DVDs. which are used in portable devices such as digital cameras. Secure Digital. Optical Drives An optical disc drive (ODD) is a disk drive that uses laser light or electromagnetic waves near the light spectrum as part of the process of reading or writing data to or from optical discs. SmartMedia. Figure 3. Memory Stick. C. and Extreme Digital (xD) Picture Card. and phones.5 CDs and DVD . come in many varieties. Recorders are sometimes called burners or writers. Compact discs. They are also very commonly used in computers to read software and consumer media distributed in disc form. PDAs. but recent drives are commonly both readers and recorders. Optical drives—along with flash memory—have mostly displaced floppy disk drives and magnetic tape drives for this purpose because of the low cost of optical media and the near-ubiquity of optical drives in computers and consumer entertainment hardware. and to record discs for archival and data exchange. and Blu-ray discs are common types of optical media which can be read and recorded by such drives. Optical disc drives are an integral part of stand-alone consumer appliances such as CD players. The most common types are CompactFlash. Some drives can only read from discs. CompactFlash cards are the oldest of these flash cards. DVD players and DVD recorders. Flash cards.
enable you to erase data and burn new data. DVD+RW. and directory structure CD-ROM discs are for storing data. but it lacks error checking.1 Internal Cables A.6). Newer ATA-133 EIDE cables have 80 conductors. more densely packed pits. DVD-R and DVD+R can be written to. DVD-R for authoring. so a 10× CD-ROM has a maximum speed of 1500 KBps. can store up to 16 GB of data.2. the name was changed to digital versatile disc. Recordable DVD-media comes in many varieties: DVD-R for general purpose. Increased speeds are measured in multiples of 150 KBps. and DVD-RAM can be burned and erased like CD-RW. DVD-RW. Parallel Advanced Technology Attachment (PATA) or Integrated Drive Electronics (IDE) cable PATA cables are flat. but still have forty pins. Special organic dyes which give the CD-Rs their distinctive bottom color aid in the burning process. but as usage evolved to include data storage. CD-recordable (CD-R) discs hold either 650 MB or 700 MB and can store either audio or data. Older (ATA-33) IDE cables had 40 conductors and forty pins. DVD+R.2 Internal and External Cables 3. ribbon-type cables with 40 parallel wires (Figure 3. file support. DVD-ROM. can be burned on both sides of the disc. wide.Types of Optical Drives CDs come in many varieties. CD-ROM speeds have increased substantially from the original 150 KBps. They are used to connect PATA hard drives and other PATA devices to the computer's motherboard. CD-Digital Audio is for playing music. CD-RWs are rated with three speeds: write speed followed by rewrite speed followed by read speed. DVDs were released as digital video discs in 1995. but not erased. CD-rewritable (CD-RW) discs. unlike CD-Rs.37 GB of data. DVDs offer much higher capacities than CDs because DVDs user smaller. the DVD equivalent of CD-ROM. DVD+RW. 3. The colored . and DVD-RAM. The lowest capacity DVD holds 4. DVD-RW. and can burn two layers of pits per side for a total of four layers.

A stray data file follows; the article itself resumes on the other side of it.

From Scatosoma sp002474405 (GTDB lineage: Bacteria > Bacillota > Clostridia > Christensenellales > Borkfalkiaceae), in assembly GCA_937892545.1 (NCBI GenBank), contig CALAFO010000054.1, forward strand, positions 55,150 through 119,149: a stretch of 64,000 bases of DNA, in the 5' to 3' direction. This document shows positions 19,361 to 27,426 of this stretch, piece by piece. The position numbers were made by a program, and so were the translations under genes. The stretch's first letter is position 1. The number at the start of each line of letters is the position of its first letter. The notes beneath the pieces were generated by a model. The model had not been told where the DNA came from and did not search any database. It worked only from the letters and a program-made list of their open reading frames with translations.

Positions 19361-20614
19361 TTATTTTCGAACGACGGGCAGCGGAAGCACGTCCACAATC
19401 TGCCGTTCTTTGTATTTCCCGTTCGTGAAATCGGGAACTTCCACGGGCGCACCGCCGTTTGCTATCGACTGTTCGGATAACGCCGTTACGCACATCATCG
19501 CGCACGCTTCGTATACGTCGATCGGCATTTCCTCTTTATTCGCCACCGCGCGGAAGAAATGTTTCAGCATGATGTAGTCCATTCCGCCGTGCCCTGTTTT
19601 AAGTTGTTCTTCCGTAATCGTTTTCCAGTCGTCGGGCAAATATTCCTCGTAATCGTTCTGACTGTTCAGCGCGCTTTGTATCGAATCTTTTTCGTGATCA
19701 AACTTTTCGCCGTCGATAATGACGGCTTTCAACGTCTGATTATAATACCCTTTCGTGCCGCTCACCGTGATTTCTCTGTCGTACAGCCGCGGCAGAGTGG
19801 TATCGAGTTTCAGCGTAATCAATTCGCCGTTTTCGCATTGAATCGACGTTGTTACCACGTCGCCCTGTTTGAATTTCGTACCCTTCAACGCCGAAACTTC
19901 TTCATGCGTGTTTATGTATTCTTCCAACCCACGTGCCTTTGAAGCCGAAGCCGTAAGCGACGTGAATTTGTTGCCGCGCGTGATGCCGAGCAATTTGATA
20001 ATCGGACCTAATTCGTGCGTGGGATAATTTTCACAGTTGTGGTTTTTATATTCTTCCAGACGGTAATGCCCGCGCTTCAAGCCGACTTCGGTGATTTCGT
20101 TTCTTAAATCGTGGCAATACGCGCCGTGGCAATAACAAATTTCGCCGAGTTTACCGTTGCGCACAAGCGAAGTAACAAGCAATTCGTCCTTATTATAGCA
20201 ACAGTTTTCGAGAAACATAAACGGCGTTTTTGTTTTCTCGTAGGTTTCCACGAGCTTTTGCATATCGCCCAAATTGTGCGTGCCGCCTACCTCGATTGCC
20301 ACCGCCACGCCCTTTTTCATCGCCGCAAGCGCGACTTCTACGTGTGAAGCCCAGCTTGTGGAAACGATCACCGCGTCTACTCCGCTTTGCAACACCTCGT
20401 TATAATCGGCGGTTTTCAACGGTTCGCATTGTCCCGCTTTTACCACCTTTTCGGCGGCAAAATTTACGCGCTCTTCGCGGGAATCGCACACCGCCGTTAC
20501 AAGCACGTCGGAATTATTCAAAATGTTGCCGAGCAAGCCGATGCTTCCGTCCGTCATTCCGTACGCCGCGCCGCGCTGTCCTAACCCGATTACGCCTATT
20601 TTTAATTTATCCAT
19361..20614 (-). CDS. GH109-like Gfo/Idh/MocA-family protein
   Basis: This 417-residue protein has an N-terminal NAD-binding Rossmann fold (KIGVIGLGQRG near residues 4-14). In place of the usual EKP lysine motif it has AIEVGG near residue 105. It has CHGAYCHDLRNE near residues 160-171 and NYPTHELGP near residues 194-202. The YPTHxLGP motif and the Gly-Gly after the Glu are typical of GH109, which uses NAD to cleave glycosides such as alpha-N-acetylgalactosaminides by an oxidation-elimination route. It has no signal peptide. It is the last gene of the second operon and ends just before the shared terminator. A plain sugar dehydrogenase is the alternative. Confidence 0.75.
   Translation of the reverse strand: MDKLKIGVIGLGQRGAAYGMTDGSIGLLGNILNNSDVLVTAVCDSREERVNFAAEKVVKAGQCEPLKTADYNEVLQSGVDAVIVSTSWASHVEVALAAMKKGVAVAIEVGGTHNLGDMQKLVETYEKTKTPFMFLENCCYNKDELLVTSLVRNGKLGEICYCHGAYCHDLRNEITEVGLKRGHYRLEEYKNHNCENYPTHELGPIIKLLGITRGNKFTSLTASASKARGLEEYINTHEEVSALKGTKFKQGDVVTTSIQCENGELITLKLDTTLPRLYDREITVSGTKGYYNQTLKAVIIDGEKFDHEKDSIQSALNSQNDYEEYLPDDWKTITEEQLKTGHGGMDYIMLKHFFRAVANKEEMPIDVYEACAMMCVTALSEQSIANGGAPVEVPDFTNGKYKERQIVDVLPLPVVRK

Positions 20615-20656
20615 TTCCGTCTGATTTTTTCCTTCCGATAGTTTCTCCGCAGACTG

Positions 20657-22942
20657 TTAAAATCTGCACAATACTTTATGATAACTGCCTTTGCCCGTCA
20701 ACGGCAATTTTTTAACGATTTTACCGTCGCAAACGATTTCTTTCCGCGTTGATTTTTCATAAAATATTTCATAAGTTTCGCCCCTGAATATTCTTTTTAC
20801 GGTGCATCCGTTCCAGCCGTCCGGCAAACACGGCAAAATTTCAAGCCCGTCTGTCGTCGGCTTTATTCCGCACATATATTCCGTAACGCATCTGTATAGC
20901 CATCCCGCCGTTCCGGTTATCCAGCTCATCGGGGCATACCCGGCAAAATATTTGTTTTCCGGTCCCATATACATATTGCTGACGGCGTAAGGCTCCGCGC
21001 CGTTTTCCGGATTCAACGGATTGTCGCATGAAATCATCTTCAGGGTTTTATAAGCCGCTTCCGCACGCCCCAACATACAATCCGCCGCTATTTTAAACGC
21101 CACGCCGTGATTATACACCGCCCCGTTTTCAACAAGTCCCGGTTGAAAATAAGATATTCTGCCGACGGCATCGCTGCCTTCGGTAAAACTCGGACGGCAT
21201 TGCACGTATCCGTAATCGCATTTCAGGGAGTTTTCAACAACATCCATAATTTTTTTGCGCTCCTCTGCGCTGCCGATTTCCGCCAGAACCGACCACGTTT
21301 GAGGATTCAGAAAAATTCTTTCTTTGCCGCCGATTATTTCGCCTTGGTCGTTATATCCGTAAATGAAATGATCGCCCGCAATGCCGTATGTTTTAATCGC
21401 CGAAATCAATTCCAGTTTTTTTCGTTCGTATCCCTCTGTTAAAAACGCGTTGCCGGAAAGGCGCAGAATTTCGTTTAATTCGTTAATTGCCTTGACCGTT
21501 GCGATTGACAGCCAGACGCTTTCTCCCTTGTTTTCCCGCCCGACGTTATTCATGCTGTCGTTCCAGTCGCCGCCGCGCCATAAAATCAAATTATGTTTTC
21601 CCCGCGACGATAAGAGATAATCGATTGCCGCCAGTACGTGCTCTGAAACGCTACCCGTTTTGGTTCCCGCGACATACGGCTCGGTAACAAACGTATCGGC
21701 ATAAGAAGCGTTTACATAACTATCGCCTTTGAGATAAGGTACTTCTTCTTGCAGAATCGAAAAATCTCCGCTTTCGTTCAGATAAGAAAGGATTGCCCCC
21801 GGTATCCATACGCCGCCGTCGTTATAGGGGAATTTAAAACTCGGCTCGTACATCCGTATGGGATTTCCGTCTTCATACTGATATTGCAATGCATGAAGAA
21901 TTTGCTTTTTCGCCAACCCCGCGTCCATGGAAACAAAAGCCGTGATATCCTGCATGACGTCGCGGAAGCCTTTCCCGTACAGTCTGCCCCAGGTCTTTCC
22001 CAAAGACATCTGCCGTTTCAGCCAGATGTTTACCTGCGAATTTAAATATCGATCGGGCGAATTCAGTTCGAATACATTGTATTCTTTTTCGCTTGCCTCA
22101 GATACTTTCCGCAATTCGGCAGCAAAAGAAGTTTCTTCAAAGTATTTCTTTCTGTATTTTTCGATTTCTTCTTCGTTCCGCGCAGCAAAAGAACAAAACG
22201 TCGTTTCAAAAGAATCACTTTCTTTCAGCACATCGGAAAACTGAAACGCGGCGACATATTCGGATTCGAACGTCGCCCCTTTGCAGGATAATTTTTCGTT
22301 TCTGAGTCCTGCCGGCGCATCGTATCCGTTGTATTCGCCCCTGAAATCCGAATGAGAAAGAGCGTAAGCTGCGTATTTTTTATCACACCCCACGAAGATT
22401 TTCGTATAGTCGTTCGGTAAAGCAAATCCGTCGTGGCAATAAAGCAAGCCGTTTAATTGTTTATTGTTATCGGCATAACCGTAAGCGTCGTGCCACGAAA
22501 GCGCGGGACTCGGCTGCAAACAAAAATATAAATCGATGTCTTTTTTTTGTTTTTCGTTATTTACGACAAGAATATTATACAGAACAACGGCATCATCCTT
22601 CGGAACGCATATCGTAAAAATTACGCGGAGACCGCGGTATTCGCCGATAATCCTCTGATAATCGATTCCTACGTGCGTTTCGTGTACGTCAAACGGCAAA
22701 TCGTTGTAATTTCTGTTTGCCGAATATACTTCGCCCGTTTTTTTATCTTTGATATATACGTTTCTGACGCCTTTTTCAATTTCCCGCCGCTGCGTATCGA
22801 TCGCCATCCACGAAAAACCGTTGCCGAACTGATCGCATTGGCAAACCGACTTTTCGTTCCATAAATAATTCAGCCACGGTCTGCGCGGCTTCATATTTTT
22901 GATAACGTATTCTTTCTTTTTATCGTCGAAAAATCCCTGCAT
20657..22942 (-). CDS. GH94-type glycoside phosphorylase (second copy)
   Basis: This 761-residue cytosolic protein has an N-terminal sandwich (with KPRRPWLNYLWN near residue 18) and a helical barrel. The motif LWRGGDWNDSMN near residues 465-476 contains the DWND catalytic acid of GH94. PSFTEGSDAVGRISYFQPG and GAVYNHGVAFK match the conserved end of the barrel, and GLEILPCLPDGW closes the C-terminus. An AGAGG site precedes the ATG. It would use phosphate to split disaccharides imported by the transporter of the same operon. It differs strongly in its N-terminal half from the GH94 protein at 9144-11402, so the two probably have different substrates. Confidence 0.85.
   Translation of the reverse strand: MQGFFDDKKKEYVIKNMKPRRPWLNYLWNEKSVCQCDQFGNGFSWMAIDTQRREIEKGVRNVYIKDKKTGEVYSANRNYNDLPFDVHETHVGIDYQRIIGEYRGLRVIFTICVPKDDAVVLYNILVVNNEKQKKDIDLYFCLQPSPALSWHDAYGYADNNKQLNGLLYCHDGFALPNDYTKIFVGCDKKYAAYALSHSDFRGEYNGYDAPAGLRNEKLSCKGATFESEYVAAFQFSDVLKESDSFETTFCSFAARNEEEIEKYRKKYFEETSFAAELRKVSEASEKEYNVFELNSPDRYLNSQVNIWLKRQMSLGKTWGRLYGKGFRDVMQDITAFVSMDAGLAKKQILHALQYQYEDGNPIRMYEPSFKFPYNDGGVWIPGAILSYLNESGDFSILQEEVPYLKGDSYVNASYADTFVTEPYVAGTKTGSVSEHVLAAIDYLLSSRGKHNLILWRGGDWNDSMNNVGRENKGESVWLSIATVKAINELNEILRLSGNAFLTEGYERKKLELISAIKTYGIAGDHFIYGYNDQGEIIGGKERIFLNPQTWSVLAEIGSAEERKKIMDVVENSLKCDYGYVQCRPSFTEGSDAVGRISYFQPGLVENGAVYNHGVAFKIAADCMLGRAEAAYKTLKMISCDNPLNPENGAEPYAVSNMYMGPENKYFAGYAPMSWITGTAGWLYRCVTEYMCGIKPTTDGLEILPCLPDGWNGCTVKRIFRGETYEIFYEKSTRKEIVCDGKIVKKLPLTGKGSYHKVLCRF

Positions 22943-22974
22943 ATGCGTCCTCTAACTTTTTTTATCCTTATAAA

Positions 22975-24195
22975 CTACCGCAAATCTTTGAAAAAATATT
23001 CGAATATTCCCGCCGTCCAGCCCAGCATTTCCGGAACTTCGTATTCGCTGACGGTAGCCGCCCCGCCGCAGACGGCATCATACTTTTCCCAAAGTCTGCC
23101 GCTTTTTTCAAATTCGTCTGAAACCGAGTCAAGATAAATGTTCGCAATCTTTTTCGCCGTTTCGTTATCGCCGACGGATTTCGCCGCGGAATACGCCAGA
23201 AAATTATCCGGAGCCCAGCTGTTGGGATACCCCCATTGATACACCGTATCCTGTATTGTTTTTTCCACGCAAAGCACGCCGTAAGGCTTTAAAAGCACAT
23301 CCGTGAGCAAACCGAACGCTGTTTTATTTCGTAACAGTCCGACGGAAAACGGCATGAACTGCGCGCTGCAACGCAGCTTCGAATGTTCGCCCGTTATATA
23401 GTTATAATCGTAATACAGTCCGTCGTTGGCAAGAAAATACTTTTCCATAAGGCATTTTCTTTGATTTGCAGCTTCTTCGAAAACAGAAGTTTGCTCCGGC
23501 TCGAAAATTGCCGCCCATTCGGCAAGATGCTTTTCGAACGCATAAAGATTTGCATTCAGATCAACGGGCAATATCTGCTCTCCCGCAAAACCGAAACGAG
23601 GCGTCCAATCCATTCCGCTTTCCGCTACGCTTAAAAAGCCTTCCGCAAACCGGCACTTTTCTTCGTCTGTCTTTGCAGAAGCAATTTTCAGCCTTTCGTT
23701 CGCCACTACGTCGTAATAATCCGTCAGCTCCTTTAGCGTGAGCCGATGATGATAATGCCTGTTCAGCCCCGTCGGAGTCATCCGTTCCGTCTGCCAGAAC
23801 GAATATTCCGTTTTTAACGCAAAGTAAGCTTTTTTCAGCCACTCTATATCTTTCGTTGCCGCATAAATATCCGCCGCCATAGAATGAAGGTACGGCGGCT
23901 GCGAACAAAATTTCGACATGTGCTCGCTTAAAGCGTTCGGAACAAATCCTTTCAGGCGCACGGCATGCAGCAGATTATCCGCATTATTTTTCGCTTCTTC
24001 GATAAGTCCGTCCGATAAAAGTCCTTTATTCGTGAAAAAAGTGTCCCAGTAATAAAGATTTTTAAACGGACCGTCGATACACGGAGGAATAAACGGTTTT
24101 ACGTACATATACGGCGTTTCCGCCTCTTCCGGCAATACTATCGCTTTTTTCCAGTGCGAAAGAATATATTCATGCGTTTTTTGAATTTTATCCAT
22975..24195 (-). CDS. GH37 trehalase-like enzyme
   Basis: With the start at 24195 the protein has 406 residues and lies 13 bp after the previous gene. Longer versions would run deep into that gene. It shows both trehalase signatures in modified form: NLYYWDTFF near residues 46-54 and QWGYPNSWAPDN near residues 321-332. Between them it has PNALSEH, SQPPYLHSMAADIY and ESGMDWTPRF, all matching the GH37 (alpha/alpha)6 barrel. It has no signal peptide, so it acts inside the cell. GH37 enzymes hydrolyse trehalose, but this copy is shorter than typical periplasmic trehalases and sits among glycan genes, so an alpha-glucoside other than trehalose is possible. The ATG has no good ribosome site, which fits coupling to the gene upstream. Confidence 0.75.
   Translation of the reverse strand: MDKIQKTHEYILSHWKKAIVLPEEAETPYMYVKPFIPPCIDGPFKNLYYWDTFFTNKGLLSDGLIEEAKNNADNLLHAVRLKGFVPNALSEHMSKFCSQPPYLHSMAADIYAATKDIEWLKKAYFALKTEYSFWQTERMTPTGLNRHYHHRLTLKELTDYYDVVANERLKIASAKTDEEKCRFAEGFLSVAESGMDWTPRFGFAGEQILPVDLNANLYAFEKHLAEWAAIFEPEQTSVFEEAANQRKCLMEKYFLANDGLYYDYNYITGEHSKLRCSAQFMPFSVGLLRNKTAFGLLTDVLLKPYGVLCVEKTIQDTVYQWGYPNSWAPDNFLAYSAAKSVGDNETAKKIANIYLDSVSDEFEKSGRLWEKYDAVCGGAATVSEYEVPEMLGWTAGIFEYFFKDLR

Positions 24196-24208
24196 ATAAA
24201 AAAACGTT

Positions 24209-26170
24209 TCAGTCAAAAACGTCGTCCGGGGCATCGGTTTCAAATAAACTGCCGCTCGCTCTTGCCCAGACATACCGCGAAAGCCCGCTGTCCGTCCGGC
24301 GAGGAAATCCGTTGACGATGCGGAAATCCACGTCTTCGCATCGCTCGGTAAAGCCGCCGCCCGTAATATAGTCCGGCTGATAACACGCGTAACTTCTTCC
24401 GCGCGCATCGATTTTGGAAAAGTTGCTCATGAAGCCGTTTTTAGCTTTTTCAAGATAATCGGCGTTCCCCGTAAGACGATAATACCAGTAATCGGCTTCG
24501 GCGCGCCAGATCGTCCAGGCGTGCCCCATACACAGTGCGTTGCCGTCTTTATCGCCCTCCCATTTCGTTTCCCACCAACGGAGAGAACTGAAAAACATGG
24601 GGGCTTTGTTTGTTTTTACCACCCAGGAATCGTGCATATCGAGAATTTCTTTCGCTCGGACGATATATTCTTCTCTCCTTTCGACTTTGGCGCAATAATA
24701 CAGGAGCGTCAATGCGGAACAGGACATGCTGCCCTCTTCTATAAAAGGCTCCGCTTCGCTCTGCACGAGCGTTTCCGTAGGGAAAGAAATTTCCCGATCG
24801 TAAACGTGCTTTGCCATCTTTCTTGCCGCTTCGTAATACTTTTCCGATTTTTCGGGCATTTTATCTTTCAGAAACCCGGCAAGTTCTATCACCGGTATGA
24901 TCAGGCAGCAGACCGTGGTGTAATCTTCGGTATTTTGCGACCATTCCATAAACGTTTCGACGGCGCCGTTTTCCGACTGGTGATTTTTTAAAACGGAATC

80-conductor EIDE cables have color-coded connectors: The blue connector gets attached to the motherboard. The black connector attaches to the master drive or device. Figure 3. The drive positions on older.stripe along one edge of the cable aligns with pin number one on the device and motherboard connectors. The connector farthest from the middle connector gets attached to the motherboard.6 PATA cable . 40-conductor IDE cables can be determined by their relative positions along the cable: The off-center middle connector gets attached to the slave device. The gray connector attaches to the slave drive or device. The connector closest to the middle connector gets attached to the master device.
Figure 3.B.as high as 300 MB/sec. They are also capable of very high data transfer rates -. Floppy cable Floppy drive cables look a lot like IDE cables except that they are a little narrower.8). Serial Advanced Technology Attachment (SATA) SATA (Serial ATA) cables are used to connect high-speed SATA hard drives and optical drives to the motherboard.7 SATA cable C. which improves airflow inside the case. There are also eSATA cables that can be used to connect external SATA drives to a computer. SATA cables have only seven conductors and are therefore much thinner than ribbon-type IDE cables. and have a twist at the end of the cable that attaches to the drives. SATA cables can be as long as one meter in length and are more rugged than IDE cables. which provides for more flexibility in choosing where to mount hard drives. Figure 3. have only 34 conductors. and as many as four drive connectors (Figure 3.8 Floppy cable with five connectors . They may have from two to five connectors: one to attach to the motherboard.